The Ninth Circuit recently denied a motion to compel arbitration after concluding that an arbitration agreement “buried” in difficult to access terms for a smartphone app did not put users on constructive notice that they were agreeing to arbitration (and a class action waiver).
Huuuge Inc. operated a smartphone application that allowed users to play casino games. Sean Wilson downloaded and played that app for more than a year. Wilson then filed a putative class action alleging that Huuuge violated the state of Washington’s gambling and consumer protection laws by charging users for chips to play the casino games.
Huuuge moved to compel arbitration. It relied on an arbitration agreement and class action waiver in the terms and conditions for the app. The U.S. District Court for the Western District of Washington denied Huuuge’s motion to compel arbitration.
Applying traditional contract law of the state of Washington, the Ninth Circuit concluded that the manner in which Huuuge displayed the arbitration agreement and class action waiver did not put Wilson on constructive notice that he was agreeing to arbitration and a class action waiver. It explained: “Users are put on constructive notice based on the conspicuousness and placement of the terms and conditions, as well as the content and overall design of the app.” Constructive notice did not exist where terms are “buried” or “in obscure corners,” particularly where scrolling to such areas was not required to use the app. Indeed, the Ninth Circuit noted that “[e]ven where the terms are accessible via a conspicuous hyperlink in close proximity to a button necessary to the function of the website, courts have declined to enforce such agreements.”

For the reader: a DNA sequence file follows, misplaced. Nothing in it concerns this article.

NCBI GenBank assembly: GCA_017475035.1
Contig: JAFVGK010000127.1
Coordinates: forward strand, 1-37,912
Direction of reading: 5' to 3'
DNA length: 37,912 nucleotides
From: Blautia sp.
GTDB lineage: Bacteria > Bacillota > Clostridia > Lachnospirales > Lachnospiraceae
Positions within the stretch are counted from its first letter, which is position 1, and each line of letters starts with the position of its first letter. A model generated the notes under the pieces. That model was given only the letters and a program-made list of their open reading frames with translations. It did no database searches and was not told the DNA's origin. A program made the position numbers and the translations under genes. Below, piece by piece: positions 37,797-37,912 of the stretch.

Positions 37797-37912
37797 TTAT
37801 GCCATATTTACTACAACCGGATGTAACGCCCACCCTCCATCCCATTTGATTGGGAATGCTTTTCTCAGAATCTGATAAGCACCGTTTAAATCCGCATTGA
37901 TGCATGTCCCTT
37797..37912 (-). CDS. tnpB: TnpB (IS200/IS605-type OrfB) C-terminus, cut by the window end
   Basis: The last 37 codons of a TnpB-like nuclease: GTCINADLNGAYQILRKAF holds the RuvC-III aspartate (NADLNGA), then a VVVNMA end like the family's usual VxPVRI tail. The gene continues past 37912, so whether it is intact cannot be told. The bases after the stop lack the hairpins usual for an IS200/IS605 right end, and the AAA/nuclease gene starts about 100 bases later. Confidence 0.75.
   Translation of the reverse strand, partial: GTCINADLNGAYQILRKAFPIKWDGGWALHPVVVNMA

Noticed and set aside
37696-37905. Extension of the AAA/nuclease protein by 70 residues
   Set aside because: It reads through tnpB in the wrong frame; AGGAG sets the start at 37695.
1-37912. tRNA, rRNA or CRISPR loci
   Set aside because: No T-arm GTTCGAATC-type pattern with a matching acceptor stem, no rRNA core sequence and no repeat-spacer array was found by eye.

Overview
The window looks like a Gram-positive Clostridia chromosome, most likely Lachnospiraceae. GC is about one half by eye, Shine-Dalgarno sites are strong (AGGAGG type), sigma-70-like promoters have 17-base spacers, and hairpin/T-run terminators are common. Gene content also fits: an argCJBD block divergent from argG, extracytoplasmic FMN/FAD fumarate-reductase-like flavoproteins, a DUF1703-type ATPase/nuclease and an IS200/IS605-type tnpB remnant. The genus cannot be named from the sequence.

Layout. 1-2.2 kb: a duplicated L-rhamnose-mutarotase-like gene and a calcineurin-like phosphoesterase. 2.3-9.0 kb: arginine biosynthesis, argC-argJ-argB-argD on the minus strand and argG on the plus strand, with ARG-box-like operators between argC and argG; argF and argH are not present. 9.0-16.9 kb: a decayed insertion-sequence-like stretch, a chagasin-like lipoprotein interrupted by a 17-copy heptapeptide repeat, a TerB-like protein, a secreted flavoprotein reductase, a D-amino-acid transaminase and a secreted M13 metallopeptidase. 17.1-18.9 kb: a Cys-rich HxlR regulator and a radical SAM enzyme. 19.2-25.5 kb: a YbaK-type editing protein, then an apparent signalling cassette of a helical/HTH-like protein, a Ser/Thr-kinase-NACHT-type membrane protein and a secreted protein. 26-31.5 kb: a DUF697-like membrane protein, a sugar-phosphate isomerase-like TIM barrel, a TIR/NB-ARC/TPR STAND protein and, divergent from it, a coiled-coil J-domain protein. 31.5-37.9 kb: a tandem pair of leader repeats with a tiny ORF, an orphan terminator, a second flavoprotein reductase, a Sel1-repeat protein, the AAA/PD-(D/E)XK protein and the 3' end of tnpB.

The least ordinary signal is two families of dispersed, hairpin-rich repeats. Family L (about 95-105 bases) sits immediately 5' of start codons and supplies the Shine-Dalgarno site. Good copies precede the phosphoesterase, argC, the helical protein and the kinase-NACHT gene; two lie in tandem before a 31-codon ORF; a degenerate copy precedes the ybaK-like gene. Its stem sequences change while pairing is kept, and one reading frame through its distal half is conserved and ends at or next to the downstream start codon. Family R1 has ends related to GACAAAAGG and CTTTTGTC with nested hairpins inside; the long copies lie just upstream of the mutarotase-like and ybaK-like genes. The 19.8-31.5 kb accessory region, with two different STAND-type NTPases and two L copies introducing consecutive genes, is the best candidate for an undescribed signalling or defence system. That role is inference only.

Huuuge’s terms were not anywhere close to meeting the constructive notice standard.
The court also rejected Huuuge’s claim that Wilson was on actual notice of the arbitration agreement merely because he was “likely” to have viewed the terms at some point because he played the game so much. The court also concluded that Huuuge had waived its request for discovery regarding actual knowledge, noting that Huuuge chose not to pursue such discovery at the outset, instead moved to compel arbitration, and only then sought discovery (and did so insufficiently in a footnote in its reply brief) after moving to compel arbitration.
Wilson v. Huuuge, Inc., No. 18-36017 (9th Cir. Dec. 20, 2019).